Valacyclovir is an antiviral medication that is used to treat oral herpes and genital herpes, which are caused by herpes simplex viruses 1 and 2 (HSV-1 and HSV-2). It is also FDA-approved for the suppression and reduction of transmission of genital herpes.
How valacyclovir helps
Herpes viruses are basically just DNA wrapped in a protein coating.
In order for the virus to be able to multiply, it needs to first replicate its DNA.
Valacyclovir acts through multiple mechanisms to prevent the replication of herpes DNA.
Abort (stop) an outbreak at the earliest sign or symptom (prodrome)
It’s important to take the medicine at the first sign or symptom because there is no evidence that the medication works once lesions are visible. Most people will be able to tell when an outbreak is coming on. They may experience burning, itching, tingling, or other sensations that alert them to an imminent outbreak.
Take two tablets of valacyclovir 1,000 mg (2,000 mg total) followed by another two 1,000 mg tablets 12 hours later. Make sure to stay hydrated by drinking fluids throughout the day. For those who are HIV-infected, the recommended dose is 1 gram (1000 mg) every 12 hours for 5 to 10 days.
Treatment with suppressive therapy
Valacyclovir is not approved for suppressive therapy of oral herpes, but doctors have the discretion to prescribe it for this use if they believe that it is an appropriate course of treatment for a particular patient. This is considered off-label treatment. It is up to the medical judgment of the doctor to decide if off-label treatment is appropriate for a patient based on the patient’s unique medical history, symptoms, and preferences. Physicians who choose to prescribe valacyclovir off-label for the suppression of oral herpes may recommend 500 mg or 1,000 mg once daily.
Treatment of initial genital outbreak
To treat an initial episode of genital herpes, the FDA recommends taking valacyclovir 1 gram (1000 mg) twice a day for 10 days starting at the first sign or symptom of lesions, preferably within 48 hours of onset. The CDC recommends this same dose for 7 to 10 days; “treatment may be extended if healing is not complete after 10 days.” For HIV-infected patients, they recommend 1 gram (1000 mg) every 12 hours for 5 to 14 days.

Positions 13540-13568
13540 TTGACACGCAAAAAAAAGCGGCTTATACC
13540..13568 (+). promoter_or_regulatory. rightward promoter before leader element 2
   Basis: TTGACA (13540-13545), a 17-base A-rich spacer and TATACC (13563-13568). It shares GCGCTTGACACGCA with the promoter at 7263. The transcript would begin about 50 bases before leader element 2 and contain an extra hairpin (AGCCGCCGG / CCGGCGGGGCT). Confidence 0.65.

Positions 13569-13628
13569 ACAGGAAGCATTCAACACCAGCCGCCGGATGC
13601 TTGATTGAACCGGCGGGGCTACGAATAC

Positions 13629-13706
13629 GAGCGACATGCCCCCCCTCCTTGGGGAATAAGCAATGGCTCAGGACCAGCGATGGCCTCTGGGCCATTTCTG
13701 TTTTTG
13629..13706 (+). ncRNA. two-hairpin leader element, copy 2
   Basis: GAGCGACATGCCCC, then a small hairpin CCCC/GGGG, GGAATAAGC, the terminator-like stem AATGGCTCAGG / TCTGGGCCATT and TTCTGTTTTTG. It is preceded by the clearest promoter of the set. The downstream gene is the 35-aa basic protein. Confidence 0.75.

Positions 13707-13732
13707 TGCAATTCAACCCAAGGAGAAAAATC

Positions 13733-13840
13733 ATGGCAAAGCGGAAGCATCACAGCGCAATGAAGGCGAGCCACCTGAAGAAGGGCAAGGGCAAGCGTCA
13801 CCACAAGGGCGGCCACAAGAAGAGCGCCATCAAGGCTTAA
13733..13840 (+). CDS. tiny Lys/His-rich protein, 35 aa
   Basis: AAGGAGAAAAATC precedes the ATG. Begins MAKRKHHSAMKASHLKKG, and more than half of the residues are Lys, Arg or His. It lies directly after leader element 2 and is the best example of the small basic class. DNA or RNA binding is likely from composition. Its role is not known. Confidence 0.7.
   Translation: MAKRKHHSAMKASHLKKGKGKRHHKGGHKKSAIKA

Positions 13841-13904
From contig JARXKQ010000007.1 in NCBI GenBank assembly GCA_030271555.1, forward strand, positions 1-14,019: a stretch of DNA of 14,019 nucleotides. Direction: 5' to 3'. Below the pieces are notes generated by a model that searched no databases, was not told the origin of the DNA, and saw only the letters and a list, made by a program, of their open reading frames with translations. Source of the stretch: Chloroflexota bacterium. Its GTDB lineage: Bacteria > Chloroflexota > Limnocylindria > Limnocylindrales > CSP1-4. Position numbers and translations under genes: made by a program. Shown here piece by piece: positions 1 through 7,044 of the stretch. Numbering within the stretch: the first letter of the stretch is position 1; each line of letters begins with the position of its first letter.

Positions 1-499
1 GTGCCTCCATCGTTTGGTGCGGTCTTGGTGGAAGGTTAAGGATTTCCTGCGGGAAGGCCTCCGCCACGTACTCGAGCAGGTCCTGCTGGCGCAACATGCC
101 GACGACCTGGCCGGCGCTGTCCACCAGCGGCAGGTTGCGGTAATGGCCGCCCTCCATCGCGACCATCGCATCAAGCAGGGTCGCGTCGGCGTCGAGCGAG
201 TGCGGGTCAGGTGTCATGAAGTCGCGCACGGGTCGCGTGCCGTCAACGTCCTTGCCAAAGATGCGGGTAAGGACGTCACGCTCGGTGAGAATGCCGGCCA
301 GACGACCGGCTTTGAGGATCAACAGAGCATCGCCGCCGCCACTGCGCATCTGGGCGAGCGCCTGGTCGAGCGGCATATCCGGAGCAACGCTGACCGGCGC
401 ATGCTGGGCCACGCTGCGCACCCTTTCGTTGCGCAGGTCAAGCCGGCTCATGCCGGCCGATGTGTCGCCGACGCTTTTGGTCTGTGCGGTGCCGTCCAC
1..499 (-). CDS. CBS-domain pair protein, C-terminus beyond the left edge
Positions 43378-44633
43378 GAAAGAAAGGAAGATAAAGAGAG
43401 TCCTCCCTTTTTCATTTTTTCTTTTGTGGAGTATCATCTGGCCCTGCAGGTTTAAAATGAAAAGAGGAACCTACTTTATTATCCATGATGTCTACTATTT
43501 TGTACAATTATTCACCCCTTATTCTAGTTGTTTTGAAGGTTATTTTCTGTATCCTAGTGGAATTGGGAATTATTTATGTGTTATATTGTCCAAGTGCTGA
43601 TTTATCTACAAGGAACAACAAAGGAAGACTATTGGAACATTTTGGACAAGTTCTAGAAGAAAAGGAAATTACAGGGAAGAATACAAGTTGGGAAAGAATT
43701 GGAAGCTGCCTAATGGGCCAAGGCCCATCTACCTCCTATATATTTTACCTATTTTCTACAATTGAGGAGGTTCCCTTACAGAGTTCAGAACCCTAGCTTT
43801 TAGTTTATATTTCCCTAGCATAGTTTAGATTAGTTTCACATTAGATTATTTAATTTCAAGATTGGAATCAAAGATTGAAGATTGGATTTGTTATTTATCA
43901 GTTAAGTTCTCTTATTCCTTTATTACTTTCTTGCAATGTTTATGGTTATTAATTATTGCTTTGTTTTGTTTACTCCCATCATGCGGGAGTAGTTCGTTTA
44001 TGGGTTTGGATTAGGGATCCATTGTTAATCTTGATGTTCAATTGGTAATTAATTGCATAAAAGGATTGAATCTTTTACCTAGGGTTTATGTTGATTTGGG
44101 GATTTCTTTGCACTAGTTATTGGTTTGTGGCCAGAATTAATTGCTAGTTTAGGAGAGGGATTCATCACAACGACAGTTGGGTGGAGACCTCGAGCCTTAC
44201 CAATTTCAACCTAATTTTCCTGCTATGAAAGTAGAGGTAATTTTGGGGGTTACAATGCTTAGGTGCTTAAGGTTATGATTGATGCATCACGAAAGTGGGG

Treatment of recurrent genital herpes, including HIV-infected patients
The FDA recommends using 500 mg of valacyclovir twice daily for 3 days starting at the first sign or symptom of lesions—preferably within 24 hours of onset. The CDC also recommends valacyclovir 500 mg twice daily for 3 days, but adds an alternative regimen of valacyclovir 1 g (1000 mg) one time a day for 5 days. Valacyclovir 1 g taken every 12 hours for 5 to 14 days is recommended by the HIV guidelines.
Treatment with suppressive therapy
People with less than 10 outbreaks per year should take valacyclovir 500 mg once daily. Valacyclovir 1,000 mg once daily is recommended for people with 10 or more outbreaks per year.
To prevent transmission to a partner
The infected partner should take valacyclovir 500 mg once a day to decrease the risk of transmission to the uninfected partner. The data are strong but refer to patients with 9 or fewer outbreaks each year.
Common side effects (may affect up to 1 in 10 people) include feeling sick, dizziness, vomiting, diarrhea, skin reaction after exposure to sunlight (photosensitivity), rash, itching (pruritus).
Valacyclovir comes in two doses, 500 mg and 1,000 mg tablets. Although there are only two doses, there are several different ways to use the medicine for different indications. Below is a summary of how to use valacyclovir. Keep in mind that these doses may need to be changed for people with specific conditions, such as kidney problems. If you’re prescribed valacyclovir, take it according to your prescriber’s instructions.
For genital herpes:
To Treat Or Abort An Outbreak When There Are Early Symptoms (Prodrome)
Some patients use the medication to abort an outbreak. Whether oral or genital, people can take medication when their specific prodrome tells them an outbreak is on the horizon. The medication will stop an outbreak cold (often) and when it does not, it can shorten and make an outbreak milder than it might have been otherwise.
To Prevent Outbreaks When There Are No Symptoms But Outbreaks Are More Likely
Patients also learn the life circumstances or behaviors that lead to more outbreaks. For some, a lack of sleep, increased alcohol, another illness, stress, too much sunlight, irritation, or anything, in fact, that can affect one’s immunity can spur an outbreak. They know when they are more likely to have an outbreak due to their circumstances. They can avoid their triggers but they also might want to take medication preventatively knowing when they are more vulnerable. Essentially they might take the medication for a week or two until the circumstance that is making them more susceptible to an outbreak has resolved.
To Suppress Outbreaks For An Extended Period